anteriores en bas/tat. cae-choca-se.sumerge-va

(7) a. bas
~íi ~bahá-a-to-~de juhá-a-cu-hu ~cóo
3m.sg arrima-va-dev.inan.sg-iden baja.río-va-ind-cit 3f.sg

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Epps (2008: 415) reporta para el hup construcciones similares, pero La combinación de estos elementos produce como resultado la
señala que son ocasionales. En su interpretación, considera que se trata codificación de un evento complejo que expresa la simultaneidad
de un desplazamiento orientado deícticamente que se realiza en la temporal de subeventos de actividad y desplazamiento/postura. En la
dirección codificada por el elemento en posición inicial. Martins (2004) SEV todos los componentes semánticos de los elementos constituyentes
no registra construcciones de este tipo en dâw. En otras dos lenguas se mantienen. El predicado resultante es transitivo cuando uno de los
Tukano orientales, kotiria (wanano) y wa’ikhana (piratapuyo), Stenzel elementos constituyentes lo es; por lo general el elemento transitivo está
(2007) postula que la mayoría de las SEV son formadas por dos verbos: el en posición inicial, pero existen raíces de desplazamiento transitivo como
primero, independiente y cabeza de la construcción, es un verbo activo y ‘perseguir’ que encontramos en segunda posición.
el segundo, dependiente, la mayoría de las veces es un verbo intransitivo
de moción. Los verbos ‘ir’ y ‘venir’ son los verbos de moción más a. Simultaneidad de actividad y desplazamiento
frecuentemente serializados en SEV de tipo ‘adverbial’, indicando que En (9) se pueden apreciar SEV que expresan simultaneidad de la actividad
una acción se realiza acompañada por un desplazamiento ‘translocativo’ o ‘bañarse’ y el desplazamiento ‘cruzar.río’.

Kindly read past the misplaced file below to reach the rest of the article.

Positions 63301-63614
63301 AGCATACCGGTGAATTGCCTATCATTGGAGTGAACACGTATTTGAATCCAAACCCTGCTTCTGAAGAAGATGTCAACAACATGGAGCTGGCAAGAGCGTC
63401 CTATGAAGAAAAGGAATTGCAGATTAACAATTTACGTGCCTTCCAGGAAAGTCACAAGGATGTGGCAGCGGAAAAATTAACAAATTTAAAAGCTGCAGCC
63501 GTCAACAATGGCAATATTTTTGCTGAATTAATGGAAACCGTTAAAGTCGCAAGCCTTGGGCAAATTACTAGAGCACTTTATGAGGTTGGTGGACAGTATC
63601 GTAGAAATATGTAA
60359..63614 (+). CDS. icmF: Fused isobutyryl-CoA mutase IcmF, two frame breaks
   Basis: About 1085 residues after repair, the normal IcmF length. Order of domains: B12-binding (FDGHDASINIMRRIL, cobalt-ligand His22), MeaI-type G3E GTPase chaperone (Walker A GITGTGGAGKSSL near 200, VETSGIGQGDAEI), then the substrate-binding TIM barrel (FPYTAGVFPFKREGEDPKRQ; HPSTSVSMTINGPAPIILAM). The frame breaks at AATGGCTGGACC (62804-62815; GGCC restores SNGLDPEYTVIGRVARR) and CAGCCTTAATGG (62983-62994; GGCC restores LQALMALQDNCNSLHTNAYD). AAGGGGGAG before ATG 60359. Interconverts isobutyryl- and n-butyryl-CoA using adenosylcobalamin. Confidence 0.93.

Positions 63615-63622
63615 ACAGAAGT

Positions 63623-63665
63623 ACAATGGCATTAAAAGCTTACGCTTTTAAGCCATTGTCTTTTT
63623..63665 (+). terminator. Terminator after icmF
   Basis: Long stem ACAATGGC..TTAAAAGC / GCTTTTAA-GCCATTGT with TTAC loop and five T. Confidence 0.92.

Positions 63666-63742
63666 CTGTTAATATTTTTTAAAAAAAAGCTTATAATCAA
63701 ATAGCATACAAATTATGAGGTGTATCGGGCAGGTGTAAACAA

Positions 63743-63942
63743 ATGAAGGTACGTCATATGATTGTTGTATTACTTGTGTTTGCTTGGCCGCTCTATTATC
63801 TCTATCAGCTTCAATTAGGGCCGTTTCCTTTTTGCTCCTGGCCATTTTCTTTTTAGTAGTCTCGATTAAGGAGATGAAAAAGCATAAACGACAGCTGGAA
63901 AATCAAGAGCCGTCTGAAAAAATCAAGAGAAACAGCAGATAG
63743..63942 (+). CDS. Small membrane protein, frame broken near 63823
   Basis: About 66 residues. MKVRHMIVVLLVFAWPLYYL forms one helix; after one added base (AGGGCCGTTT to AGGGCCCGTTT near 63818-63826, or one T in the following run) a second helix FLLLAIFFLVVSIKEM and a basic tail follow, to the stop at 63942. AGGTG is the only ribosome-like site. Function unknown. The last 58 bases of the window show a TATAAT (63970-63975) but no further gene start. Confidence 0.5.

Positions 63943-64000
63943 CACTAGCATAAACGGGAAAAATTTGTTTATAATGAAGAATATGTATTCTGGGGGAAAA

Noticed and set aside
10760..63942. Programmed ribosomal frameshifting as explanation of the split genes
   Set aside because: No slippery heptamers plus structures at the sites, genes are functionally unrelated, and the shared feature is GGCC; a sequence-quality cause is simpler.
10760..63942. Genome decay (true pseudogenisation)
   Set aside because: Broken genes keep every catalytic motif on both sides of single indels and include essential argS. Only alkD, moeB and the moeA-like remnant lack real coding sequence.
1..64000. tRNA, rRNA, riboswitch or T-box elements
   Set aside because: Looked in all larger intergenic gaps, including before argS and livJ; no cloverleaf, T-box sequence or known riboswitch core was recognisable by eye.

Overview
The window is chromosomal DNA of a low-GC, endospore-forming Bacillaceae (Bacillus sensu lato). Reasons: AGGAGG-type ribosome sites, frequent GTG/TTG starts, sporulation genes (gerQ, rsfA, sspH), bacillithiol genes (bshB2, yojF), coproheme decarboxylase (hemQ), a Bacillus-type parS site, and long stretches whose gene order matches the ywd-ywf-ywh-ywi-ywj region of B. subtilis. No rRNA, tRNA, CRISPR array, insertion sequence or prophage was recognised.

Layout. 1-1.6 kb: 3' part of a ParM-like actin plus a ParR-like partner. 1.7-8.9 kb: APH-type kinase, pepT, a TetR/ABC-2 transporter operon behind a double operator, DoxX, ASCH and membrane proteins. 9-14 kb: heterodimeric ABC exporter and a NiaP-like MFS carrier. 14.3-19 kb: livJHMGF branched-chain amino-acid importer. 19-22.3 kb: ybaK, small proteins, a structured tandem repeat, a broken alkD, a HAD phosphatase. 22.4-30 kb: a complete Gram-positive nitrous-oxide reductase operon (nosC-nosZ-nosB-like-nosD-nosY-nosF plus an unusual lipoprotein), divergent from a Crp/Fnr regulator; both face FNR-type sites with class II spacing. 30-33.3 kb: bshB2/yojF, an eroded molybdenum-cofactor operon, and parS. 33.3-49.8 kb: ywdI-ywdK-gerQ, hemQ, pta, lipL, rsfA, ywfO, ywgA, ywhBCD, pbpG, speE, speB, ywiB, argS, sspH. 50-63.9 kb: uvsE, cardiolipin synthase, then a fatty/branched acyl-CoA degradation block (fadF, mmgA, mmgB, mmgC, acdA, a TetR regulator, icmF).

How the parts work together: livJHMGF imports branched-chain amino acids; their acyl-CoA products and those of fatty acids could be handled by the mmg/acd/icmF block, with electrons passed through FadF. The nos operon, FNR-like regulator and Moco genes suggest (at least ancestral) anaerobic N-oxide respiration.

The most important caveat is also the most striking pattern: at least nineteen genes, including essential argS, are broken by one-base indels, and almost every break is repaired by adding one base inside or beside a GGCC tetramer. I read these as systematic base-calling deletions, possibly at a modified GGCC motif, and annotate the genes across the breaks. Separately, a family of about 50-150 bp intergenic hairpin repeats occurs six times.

‘cislocativo’, respectivamente.
(9) a. yuh: ˷cobᵐ- ˷beh b. bas: baá- ~hea- c. tat: báa- ~péjá-
3.2. Simultaneidad de actividad y desplazamiento/postura bañarse- cruzar.río nadar- cruzar.río nadar- cruzar.río
Las SEV que expresan simultaneidad de actividad y moción tienen ‘bañarse/nadar cruzando el río’
productividad muy alta y son frecuentes en los textos narrativos y en
el habla cotidiana. Estas SEV también son asimétricas, pues en posición Los siguientes ejemplos ilustran el uso de este tipo de SEV en oraciones;
inicial se encuentran elementos de un conjunto abierto de verbos ‘recolectar al regresar’en (10a), ‘cortar al volver’ en (10b, c):
que codifican actividades con o sin moción (e.g. ‘comer’, ‘bañarse’,
‘transportar’,‘coger’,‘bailar’,‘decir’,‘buscar’,‘remar’,‘mecer’,‘vivir’,‘colar’, (10)
‘ahumar’, ‘recolectar’, ‘beber’, ‘halar’), y en segunda posición elementos a. yuh: úd ̃bîh ̃bǎh ̃ɨ̌dⁿ ̰cèbᵐ- ̰bàj-é-p
de un conjunto cerrado de verbos que codifican desplazamiento (e.g. espina río d.prox 1pl recolectar-regresar.conc-p1-p
‘ir’, ‘venir’, ‘salir/entrar’, ‘salir.afluente/entrar.afluente’, ‘subir/bajar’, ‘Nosotros recolectábamos mientras regresábamos por el Jotabeyá.’
‘subir.loma/bajar.loma’, ‘subir.río/bajar.río’, ‘cruzar.río/camino/maloca’,